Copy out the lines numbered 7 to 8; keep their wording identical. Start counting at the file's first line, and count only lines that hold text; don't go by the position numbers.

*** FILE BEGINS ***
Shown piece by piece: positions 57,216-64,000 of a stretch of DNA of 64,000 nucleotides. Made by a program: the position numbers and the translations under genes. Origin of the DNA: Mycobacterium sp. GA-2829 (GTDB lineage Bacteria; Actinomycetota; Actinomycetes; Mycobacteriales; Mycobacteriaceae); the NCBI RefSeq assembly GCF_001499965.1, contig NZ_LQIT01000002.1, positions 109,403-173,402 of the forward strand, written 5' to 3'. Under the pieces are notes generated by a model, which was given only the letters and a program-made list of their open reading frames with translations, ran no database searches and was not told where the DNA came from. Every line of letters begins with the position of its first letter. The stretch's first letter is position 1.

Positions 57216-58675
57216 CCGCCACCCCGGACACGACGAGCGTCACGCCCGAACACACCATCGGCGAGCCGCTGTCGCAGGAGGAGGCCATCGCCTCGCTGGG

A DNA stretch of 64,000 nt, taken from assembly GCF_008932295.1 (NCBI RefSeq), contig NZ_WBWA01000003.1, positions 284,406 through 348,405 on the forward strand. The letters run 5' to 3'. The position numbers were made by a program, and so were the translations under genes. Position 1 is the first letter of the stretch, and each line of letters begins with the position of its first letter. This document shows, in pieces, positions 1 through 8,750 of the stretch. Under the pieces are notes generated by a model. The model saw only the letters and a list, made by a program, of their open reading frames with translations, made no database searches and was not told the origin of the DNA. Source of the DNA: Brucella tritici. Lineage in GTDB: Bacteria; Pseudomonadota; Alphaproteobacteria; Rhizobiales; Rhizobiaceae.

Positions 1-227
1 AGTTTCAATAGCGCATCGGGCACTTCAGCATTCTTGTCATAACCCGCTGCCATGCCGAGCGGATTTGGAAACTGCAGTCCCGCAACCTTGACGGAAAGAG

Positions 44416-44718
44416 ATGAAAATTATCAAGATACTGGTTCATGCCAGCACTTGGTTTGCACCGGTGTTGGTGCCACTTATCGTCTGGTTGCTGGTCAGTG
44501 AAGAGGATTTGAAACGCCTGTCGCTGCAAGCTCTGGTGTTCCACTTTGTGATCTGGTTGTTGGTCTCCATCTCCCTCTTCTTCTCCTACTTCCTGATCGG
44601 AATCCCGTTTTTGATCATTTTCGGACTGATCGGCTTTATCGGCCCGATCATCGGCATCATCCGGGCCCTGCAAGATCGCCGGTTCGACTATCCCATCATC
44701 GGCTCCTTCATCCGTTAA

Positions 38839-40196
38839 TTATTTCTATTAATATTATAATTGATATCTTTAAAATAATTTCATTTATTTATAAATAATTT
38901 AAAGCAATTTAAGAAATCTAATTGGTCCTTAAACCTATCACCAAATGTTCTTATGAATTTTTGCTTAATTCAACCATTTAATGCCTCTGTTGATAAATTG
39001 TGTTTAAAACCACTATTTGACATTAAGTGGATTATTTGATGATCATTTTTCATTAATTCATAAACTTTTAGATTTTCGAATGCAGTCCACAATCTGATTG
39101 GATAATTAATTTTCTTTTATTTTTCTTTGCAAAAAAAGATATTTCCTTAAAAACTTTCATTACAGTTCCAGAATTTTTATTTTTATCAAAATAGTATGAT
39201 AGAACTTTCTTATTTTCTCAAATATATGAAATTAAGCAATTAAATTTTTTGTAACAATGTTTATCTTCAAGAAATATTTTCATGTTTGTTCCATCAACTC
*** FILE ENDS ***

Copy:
Positions 44416-44718
44416 ATGAAAATTATCAAGATACTGGTTCATGCCAGCACTTGGTTTGCACCGGTGTTGGTGCCACTTATCGTCTGGTTGCTGGTCAGTG